But I’ll bet you a dollar (just a figure of speech…) that the real problem with the indecisive prospect is quite likely that they don’t want to hurt our feelings by turning down our proposal. If we suspect that’s what’s going on, we can make it easier for them to be honest with us. If the trust level in the relationship is as high as we think it is, it should be fairly simple for us to have an honest conversation that can put them at ease. Let them know they can be straightforward with us. Let them know we appreciate the relationship very much.  And let them know that it’s okay if the answer is “No” or if our proposal was somehow off target. Hopefully our honesty will defuse the tension our relational prospect is feeling and open the door to continued conversation, and maybe a positive decision down the line.

Note to self: when I have a highly relational prospect who can’t make a decision, I owe them the gift of honesty. They’ll thank me for it — and we’ll keep the relationship alive and productive. Maybe they just like me too much to say “No!”

How Are You at Handling Criticism?

critic      How are you at handling criticism?

I’m not very good at it, honestly. I know, I know, we’re supposed to welcome “constructive criticism.” But even the so-called “constructive” kind is still criticism, and for those like me cursed with strong ego and thin skin (relatively speaking) criticism stings. In my online dictionary the first definition of “to criticize” is to express disapproval — the second is to give a considered opinion. When I am on the receiving end I tend to confuse the two.

Nevertheless, I know that receiving criticism well is a mark of maturity. In the best sense of the word, the one who criticizes me is not trying to hurt my feelings — quite the opposite. He/she is trying to point out something I need to see in order to be more effective. The well-meaning critic is (hopefully) following the Biblical admonition to tell the truth in love. So how do I learn to set aside my reflexive defensiveness and take criticism well?

The first thing I need to do when someone criticizes me is indeed to check my defenses. As I said, my defensive reaction is a reflex, a learned response to a perceived attack. When I am on the defensive I am generally at my worst, prone to put up my dukes, lash back, and say things I should not say, using accusatory or retaliatory words which can quickly turn a productive dialogue into a raging conflict. Maturity demands that we learn to check those defensive impulses the moment they arise! I’m better at this now than I used to be, but still working on it.

So when I’ve decided to respond in a calm and mature fashion — more or less — I can move on to the next two things: consider the source and consider the motive. Is the criticism coming from someone I trust? Is it coming from someone in authority? Is it coming from someone who reports to me? Is it coming from someone who knows me well? Does my critic understand the situation? Deciding if the critic is credible is fairly easy, but evaluating the critic’s motive becomes tricky: I have to consider carefully whether the critic has an agenda of his or her own. For example, I may be pushing forward with a new initiative, only to encounter critics of change who have a vested interest in the status quo. Do I dismiss them, or do I decide that their concerns are valid and I need to pay careful attention? The motive of the critic is a huge factor in determining how much credence we give them.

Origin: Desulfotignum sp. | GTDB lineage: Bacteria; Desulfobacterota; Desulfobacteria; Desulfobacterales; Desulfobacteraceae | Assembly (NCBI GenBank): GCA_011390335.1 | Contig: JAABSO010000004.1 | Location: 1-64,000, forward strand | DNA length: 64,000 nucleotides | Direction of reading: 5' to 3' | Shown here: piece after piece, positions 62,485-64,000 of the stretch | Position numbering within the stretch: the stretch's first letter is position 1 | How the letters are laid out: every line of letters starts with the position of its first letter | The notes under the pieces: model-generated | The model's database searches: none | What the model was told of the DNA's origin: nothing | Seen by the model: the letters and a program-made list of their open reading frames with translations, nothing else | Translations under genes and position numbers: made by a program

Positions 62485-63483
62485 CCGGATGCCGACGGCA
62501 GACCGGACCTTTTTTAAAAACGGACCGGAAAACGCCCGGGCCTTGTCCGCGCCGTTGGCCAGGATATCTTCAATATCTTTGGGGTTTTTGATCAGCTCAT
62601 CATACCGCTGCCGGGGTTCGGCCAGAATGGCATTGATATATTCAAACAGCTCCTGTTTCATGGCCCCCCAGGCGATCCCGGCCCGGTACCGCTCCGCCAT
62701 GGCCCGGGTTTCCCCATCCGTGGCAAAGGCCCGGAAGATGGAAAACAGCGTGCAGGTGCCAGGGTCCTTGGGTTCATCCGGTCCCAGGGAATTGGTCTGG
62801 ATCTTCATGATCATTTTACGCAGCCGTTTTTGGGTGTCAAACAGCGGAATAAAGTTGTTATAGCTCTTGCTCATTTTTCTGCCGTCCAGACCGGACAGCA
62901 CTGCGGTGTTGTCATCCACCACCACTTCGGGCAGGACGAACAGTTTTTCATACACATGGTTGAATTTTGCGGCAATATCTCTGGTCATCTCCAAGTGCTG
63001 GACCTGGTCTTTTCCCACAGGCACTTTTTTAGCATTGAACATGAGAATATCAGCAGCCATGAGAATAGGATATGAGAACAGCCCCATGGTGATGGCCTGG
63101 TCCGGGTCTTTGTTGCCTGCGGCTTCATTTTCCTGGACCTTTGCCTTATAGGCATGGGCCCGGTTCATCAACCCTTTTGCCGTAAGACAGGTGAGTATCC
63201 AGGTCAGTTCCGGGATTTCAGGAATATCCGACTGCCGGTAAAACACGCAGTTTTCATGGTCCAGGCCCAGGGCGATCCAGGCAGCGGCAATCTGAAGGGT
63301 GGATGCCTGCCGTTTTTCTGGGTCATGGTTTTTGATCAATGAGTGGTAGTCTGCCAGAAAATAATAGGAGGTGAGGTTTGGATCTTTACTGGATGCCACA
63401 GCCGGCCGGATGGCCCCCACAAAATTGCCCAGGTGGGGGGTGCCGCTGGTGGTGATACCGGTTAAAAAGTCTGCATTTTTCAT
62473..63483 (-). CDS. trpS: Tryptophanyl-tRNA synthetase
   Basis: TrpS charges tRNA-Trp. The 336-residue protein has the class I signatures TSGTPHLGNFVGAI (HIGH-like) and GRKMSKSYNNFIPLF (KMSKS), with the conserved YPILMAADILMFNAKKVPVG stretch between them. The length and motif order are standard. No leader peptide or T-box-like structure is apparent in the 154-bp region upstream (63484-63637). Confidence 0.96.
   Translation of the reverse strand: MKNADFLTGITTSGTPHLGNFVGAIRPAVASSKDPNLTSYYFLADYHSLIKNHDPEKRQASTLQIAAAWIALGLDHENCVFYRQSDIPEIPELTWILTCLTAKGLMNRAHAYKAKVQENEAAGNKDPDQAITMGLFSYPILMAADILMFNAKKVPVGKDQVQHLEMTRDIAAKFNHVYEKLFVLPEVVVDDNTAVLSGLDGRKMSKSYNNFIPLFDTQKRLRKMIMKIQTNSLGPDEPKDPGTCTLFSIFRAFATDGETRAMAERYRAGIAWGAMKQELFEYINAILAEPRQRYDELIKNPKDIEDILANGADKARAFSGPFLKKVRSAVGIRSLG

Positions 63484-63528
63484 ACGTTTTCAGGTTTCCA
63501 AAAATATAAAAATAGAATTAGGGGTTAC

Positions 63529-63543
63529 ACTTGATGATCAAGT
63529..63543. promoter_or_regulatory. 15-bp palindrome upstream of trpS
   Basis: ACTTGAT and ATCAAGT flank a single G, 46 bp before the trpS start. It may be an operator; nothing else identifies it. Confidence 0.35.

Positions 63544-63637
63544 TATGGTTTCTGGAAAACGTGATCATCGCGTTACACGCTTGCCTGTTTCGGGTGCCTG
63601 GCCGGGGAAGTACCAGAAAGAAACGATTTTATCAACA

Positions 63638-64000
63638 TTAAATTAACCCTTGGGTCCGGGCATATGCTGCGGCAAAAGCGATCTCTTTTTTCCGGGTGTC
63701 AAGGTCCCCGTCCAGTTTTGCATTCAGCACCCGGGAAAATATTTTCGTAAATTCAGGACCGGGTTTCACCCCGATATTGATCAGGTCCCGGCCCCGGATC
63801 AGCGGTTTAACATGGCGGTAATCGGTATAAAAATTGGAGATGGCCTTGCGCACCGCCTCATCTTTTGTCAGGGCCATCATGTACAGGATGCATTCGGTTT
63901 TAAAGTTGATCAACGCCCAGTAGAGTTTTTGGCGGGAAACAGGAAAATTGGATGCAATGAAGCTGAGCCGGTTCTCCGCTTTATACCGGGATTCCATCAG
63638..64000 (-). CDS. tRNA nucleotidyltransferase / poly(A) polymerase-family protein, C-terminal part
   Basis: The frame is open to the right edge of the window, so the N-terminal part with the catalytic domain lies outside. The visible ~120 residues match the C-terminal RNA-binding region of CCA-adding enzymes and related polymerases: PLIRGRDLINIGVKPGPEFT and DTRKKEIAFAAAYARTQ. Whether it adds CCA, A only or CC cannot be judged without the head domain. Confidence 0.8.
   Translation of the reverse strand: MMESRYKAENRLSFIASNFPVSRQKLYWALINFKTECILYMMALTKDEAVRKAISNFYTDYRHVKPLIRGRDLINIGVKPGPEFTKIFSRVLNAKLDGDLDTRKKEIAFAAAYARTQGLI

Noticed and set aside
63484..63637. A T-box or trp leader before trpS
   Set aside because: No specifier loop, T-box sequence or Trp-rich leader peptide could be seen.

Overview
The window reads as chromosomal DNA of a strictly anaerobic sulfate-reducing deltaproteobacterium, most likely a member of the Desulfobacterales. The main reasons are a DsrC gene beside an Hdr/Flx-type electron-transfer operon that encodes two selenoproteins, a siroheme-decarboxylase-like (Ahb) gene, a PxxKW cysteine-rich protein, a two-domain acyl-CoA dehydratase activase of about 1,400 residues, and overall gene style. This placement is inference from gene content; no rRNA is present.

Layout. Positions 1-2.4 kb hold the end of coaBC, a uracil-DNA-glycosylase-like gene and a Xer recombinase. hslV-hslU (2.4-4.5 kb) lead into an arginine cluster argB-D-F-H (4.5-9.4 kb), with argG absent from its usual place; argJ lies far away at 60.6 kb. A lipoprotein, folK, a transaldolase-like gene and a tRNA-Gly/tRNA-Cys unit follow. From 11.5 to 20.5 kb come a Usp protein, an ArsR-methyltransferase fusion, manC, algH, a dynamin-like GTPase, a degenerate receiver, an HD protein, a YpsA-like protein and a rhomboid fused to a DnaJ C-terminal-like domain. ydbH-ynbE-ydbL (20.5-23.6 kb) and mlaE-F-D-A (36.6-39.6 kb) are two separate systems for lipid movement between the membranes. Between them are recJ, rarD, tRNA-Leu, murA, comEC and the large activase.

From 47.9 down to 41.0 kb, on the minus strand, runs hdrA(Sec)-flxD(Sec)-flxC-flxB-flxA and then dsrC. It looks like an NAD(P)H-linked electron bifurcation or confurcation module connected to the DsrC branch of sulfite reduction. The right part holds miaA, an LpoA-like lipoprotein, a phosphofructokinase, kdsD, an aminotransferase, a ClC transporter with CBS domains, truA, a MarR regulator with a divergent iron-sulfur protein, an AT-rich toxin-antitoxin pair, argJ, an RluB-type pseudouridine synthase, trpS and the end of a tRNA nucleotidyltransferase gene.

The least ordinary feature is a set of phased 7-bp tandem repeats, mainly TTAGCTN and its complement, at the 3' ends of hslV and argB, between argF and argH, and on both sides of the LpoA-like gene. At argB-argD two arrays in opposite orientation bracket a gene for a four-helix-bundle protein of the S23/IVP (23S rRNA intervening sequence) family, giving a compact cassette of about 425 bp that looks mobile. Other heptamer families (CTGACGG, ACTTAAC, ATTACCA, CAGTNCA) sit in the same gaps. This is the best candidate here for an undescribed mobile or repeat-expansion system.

That’s why, when handling criticism, I need to remind myself to seek the truth. Seldom does criticism come to us without at least some shred of truth. Do I have the maturity (there’s that word again) to sift through what may be harsh words and find the gem of honest evaluation that I need to take to heart?

Sometimes the final step, and the hardest, may actually be to thank the critic. This isn’t always possible, and it may not always be appropriate, but most of the time I think it’s an important step toward closure. Proverbs 15:1 brings timeless advice when it says, “A gentle answer turns away wrath, but a harsh word stirs up anger.” When I am criticized, can I be the one who listens and responds with grace and humility? Can I thank the one who criticizes me?

Like I said, I’m working on it. How about you?

Whatever You Do, Don’t Bore Me!


We talked about this last time: if you’re in sales or fundraising, sometimes you may find yourself dealing with a highly Analytic donor or client. You try to establish rapport using warmth and — pardon the expression — schmooze, but it just doesn’t work.  These prospects insist on data and proof, which can make it challenging for us highly Relational types to build a connection using our usual approach. When dealing with Analytic people you had better have your empirical information close at hand! Credibility only comes when they believe in your competence.

But there’s another type of prospect for whom the exact opposite approach seems best. These are the strong-willed, impatient, even impulsive types, sometimes called Drivers (although that’s not a perfect description). Drivers make decisions quickly. They march to their own drummer. They are absolutely not afraid to skip steps, start in the middle, and cut you off halfway through your presentation. And in my experience, the absolute worst thing you can do when dealing with a Driver is to make him or her feel bored.